Before the Covid pandemic hit in 2020, Collier turned down an opportunity to join her band full time. The timing simply wasn’t right. “I was touring with her for a couple years, and at that time I was slowly getting songs together for my own thing,” he says. “And when it came time to make the big commitment, I really wanted to work on my own record.”
Collier came full circle with his music career, performing and producing his own music once again for an album that will come out later this year. But it happened in concert with his reentry into painting after twenty years, as well. As he eased back into his art, he went to his original source of inspiration—the Delta—and created works depicting cypress trees at Leroy Percy State Park near Hollandale, as well as the swamps, shotgun shacks, and sunsets he knew growing up.
His new artwork sold fast, and he rededicated himself to the discipline, building collections of Delta scenes, horses in pastoral settings, and Nashville landmarks like the Bluebird Cafe and Ryman Auditorium. His music series includes paintings of B.B. King and the primary instruments of blues music—electric, acoustic and resonator guitars.
“I’ve had people all over the country order, from California to Washington to Florida,” he says. “A lot of people who have lived in the Delta but moved off have reached out because it takes them home.”
But the truth is that Collier is equally indebted to both muses; one often inspires the other. But working with paint as opposed to chords and lyrics affords him autonomy over the finished product.
“One good thing about artwork as opposed to music, unless you’re just sitting around writing songs on your own, you’re writing with other people or you’re producing a record and there’s still that level of opinions,” he says with a laugh. “Whereas, when you’re painting and doing your art, it’s just you, that canvas, the paint, and the brush, and it’s all on you, wherever you want to take it.”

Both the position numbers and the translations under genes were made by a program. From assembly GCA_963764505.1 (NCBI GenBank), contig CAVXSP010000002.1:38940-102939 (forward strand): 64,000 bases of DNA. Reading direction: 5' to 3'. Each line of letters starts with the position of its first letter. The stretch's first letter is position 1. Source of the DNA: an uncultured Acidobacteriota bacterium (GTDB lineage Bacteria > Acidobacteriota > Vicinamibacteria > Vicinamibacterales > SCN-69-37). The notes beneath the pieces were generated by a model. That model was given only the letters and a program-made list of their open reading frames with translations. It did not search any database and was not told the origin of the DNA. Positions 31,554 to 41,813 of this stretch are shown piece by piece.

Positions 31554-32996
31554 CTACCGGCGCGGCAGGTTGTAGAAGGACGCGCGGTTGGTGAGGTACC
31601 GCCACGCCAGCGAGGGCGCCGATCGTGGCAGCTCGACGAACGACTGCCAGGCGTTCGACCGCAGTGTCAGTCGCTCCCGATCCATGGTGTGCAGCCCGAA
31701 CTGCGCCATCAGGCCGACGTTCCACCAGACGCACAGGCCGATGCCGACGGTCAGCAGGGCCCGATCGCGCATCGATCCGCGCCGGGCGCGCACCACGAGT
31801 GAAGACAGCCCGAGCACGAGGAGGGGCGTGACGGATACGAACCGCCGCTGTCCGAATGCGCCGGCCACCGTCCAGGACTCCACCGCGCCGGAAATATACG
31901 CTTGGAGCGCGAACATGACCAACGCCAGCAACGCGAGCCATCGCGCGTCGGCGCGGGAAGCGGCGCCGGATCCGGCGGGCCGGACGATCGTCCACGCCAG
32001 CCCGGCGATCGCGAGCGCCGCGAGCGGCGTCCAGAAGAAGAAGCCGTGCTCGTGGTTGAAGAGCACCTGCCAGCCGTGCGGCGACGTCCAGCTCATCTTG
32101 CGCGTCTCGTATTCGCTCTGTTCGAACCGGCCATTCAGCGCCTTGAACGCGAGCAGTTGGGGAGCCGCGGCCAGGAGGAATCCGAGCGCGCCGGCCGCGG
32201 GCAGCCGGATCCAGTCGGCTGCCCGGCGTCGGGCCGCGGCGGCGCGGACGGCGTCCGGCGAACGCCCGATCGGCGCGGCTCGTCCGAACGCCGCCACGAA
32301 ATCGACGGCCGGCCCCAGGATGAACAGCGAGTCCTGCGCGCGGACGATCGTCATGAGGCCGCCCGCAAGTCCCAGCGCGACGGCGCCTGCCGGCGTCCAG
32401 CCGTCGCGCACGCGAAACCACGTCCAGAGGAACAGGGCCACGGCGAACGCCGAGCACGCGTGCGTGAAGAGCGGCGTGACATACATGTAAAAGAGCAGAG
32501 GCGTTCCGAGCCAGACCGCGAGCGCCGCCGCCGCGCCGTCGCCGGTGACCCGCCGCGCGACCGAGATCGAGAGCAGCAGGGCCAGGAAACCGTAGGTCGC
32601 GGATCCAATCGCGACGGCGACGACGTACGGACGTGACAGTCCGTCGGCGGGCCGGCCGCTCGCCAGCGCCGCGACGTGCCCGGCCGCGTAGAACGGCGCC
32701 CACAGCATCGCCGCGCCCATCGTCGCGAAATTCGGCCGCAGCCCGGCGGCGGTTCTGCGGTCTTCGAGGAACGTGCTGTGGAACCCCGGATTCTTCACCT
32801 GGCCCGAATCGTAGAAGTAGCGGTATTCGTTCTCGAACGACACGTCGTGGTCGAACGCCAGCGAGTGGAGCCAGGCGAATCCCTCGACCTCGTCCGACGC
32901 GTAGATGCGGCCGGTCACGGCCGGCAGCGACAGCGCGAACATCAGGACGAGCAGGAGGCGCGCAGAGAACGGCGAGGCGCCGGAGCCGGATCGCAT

These days, Collier’s creative work has led him to the rolling countryside south of Nashville, where he lives on a horse farm. The solitude gives him space to work at his own pace; part of the fun of earning a living as an independent creative is not having to force creativity into an arbitrary window of time. By his own account, an office job—and by extension, an increasingly cramped city life—was never in the cards for him.
“I can remember when I was really young, when I first started painting, my dad was at the table one day,” he says. “I said, ‘Dad, what are you doing?’ He goes, ‘I’m paying bills, son. You’re gonna have to do that one day when you grow up.’ And I looked at him and I said, ‘I ain’t never growing up!’ And I took off running.”
In addition to his forthcoming solo album and his growing collection of visual art, he’s also licensing songs for television and movies, like the Netflix original The Ranch, which starred Ashton Kutcher, Sam Elliott, and Elisha Cuthbert. A client recently commissioned him to give a custom paint job to an entire upright piano, and a trio of his paintings is featured on a series of candles made by Nashville-based Melted Melodies.
“It’s weird how your journey goes,” he says. “You have an idea of what you’re gonna do and it seems like you kind of go down all kinds of different trails and backroads to get where you’re supposed to be.”
For more information, visit thecolliercollection.com, tommycolliermusic.com